Sickle Cell Disease Discussed at Benefit Dinner

Wesleyan, in conjunction with the New England Sickle Cell Institute and the Citizens for Quality Sickle Cell Care hosted a benefit dinner for sickle cell disease awareness and research on Nov. 10 in the Daniel Family Commons.

Wesleyan, in conjunction with the New England Sickle Cell Institute and the Citizens for Quality Sickle Cell Care, hosted a benefit dinner for sickle cell disease awareness and research on Nov. 10 in the Daniel Family Commons.

Sickle cell disease is caused by a faulty gene that affects how red blood cells develop. These unusually shaped red blood cells can become stuck in blood vessels and don't live as long as healthy, normal blood cells. Sickle cell disease mainly affects people of African, Caribbean, Middle Eastern, Eastern Mediterranean and Asian origin. 

Sickle cell disease is caused by a genetic abnormality that affects how red blood cells develop. These unusually shaped red blood cells can become stuck in blood vessels and don’t live as long as healthy, normal blood cells. Sickle cell disease mainly affects people of African, Caribbean, Middle Eastern, Eastern Mediterranean and Asian origin.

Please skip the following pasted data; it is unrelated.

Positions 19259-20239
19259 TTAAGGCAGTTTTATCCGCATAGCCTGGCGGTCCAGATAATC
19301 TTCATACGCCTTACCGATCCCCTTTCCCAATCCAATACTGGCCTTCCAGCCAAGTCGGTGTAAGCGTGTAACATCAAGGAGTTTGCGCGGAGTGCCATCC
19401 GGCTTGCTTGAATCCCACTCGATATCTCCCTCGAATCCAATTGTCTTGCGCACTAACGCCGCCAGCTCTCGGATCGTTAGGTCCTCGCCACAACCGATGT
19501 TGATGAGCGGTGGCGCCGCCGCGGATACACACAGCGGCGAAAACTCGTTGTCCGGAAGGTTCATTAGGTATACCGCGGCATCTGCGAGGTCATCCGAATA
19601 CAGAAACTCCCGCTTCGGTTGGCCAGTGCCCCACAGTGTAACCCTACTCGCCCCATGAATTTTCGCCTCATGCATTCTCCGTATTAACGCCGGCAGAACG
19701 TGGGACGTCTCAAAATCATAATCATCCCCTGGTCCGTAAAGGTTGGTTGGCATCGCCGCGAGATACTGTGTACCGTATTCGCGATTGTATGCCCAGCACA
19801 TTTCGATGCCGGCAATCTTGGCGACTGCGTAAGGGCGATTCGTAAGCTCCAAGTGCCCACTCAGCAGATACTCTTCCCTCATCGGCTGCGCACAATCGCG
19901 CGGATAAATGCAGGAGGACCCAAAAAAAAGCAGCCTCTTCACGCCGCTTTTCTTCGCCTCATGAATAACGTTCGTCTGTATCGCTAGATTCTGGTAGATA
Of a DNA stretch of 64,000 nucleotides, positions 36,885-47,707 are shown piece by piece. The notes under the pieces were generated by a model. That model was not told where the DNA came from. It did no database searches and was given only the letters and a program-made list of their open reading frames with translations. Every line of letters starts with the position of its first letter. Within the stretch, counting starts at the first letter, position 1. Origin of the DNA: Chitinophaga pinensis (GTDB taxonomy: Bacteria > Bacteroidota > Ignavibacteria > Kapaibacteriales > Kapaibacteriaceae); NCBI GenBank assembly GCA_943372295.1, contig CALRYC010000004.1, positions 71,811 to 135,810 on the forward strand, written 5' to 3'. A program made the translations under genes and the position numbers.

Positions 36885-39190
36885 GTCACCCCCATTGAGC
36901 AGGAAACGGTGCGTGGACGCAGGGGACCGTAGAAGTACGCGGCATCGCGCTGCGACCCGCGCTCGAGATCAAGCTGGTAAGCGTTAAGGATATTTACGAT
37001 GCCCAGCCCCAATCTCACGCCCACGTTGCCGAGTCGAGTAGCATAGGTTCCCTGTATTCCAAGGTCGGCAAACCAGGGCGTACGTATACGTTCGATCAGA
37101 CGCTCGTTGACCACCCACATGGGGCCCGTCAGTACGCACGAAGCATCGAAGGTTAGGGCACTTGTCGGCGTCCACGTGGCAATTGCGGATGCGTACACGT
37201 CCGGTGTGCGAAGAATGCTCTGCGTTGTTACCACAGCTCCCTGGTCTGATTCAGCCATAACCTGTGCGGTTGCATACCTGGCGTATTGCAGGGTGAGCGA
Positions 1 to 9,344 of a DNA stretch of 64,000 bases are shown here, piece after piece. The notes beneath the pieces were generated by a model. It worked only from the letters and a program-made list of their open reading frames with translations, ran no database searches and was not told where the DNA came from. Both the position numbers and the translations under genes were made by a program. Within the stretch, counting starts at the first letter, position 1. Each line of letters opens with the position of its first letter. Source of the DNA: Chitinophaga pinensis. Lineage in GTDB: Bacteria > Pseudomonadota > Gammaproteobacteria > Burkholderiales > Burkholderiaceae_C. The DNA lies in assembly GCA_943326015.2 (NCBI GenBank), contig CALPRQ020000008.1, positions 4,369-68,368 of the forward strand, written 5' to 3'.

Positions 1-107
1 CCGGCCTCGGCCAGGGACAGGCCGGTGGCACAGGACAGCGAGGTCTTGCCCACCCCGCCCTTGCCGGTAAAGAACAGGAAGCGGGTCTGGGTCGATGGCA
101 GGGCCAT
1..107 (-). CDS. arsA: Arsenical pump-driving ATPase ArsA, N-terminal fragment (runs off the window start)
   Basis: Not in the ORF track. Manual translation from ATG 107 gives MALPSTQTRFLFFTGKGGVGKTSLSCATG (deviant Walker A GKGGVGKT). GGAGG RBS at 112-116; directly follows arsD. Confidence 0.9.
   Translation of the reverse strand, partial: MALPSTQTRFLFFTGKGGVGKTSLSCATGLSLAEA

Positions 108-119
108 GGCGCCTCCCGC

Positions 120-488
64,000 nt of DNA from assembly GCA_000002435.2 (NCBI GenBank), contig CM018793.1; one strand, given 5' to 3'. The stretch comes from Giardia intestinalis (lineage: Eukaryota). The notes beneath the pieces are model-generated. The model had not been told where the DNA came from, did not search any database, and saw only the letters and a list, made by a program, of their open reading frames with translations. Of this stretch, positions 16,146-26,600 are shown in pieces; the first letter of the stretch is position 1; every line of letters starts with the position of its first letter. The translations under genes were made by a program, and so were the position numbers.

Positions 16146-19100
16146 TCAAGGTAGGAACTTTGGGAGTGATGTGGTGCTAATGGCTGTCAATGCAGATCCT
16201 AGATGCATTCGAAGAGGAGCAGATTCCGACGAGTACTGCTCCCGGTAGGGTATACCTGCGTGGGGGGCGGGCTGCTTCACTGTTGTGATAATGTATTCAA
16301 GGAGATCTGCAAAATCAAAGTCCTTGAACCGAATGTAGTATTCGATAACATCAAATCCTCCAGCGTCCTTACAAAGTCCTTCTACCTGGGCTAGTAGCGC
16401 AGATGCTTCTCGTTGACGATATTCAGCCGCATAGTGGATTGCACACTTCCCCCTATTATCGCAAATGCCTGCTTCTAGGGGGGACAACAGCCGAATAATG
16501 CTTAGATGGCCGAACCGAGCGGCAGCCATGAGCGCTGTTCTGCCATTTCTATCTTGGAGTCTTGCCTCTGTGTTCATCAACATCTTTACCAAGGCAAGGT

Guest speakers shared their experiences on the ways sickle cell disease has impacted their lives, and staff from various organizations spoke about their cause. Attendees were treated to dinner in exchange for making a donation to sickle cell research. 

Guest speakers shared their experiences on the ways sickle cell disease has impacted their lives, and staff from various organizations spoke about their cause. Attendees were treated to dinner in exchange for making a donation to sickle cell research.

eve_sicklecell_2016-1110184149

The event was organized by Shardonay Pagett ’18 and Praise Owoyemi ’18. “The goal of the benefit dinner was to bring awareness and provide up to date information about this illness, as well as raise money to go towards sickle cell research,” Owoyemi said. (Photos by Rebecca Goldfarb Terry ’19)